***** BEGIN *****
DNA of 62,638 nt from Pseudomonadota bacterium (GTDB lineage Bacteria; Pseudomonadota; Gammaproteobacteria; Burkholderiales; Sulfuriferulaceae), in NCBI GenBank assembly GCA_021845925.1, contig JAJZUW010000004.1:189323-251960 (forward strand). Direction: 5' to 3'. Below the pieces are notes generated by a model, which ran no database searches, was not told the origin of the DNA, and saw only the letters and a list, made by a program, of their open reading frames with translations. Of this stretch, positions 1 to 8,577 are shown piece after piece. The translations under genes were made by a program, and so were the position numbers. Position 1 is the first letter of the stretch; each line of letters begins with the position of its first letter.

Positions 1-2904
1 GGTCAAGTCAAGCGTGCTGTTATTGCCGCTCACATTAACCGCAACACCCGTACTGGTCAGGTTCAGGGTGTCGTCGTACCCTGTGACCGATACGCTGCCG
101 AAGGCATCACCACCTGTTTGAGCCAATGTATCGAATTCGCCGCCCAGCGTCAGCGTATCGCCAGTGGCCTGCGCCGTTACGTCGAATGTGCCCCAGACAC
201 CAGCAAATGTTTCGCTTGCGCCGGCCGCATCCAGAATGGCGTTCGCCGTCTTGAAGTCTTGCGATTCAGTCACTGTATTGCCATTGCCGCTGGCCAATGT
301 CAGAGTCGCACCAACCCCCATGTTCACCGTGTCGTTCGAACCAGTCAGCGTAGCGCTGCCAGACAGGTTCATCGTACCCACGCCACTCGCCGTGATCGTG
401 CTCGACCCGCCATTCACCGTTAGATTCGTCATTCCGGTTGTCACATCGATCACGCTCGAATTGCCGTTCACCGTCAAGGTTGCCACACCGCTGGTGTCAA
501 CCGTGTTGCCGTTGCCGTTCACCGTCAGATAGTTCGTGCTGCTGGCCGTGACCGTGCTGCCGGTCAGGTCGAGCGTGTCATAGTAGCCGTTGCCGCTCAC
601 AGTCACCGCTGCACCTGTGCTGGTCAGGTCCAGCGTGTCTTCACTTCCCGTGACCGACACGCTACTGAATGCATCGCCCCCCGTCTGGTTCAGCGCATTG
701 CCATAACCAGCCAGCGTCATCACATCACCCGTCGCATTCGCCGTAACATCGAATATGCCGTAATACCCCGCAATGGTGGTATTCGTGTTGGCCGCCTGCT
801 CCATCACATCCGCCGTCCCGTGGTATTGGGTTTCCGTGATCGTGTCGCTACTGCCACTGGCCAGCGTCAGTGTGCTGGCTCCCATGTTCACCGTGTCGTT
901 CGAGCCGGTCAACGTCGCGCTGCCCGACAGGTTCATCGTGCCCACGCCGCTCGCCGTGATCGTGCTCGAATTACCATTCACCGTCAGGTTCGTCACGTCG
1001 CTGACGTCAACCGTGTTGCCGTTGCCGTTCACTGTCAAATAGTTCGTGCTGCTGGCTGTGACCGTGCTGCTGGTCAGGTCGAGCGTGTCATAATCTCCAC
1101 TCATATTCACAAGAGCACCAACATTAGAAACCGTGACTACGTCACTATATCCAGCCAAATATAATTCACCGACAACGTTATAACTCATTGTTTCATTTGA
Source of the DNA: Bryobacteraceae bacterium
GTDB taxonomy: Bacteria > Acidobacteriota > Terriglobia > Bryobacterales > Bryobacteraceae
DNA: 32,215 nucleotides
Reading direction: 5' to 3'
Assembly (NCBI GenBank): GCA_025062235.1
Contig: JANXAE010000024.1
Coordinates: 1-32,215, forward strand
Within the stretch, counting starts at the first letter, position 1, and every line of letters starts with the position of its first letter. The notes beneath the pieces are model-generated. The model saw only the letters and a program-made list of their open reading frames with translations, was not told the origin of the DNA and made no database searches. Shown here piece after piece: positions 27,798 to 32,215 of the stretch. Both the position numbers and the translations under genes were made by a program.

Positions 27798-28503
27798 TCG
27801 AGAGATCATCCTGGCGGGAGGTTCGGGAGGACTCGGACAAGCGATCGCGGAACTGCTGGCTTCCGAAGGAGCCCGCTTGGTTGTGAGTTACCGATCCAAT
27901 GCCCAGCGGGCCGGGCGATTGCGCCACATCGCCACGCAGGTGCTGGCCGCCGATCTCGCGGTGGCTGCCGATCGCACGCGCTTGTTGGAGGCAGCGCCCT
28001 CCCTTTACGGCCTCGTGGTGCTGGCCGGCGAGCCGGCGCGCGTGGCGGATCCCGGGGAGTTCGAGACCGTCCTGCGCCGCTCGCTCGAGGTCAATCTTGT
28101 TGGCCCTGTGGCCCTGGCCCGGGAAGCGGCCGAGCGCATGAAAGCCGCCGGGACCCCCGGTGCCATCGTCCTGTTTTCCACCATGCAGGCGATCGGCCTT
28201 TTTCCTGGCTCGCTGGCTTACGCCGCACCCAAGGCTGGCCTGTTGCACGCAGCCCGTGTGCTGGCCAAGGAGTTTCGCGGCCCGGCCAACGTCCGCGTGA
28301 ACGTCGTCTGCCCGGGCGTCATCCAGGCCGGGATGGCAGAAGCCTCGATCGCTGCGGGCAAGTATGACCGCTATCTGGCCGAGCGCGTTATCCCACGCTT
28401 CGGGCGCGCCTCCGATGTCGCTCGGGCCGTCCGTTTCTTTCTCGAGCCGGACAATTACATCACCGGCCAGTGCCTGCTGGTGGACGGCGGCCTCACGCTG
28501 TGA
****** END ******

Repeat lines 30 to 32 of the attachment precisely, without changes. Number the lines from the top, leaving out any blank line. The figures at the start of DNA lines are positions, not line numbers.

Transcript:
28301 ACGTCGTCTGCCCGGGCGTCATCCAGGCCGGGATGGCAGAAGCCTCGATCGCTGCGGGCAAGTATGACCGCTATCTGGCCGAGCGCGTTATCCCACGCTT
28401 CGGGCGCGCCTCCGATGTCGCTCGGGCCGTCCGTTTCTTTCTCGAGCCGGACAATTACATCACCGGCCAGTGCCTGCTGGTGGACGGCGGCCTCACGCTG
28501 TGA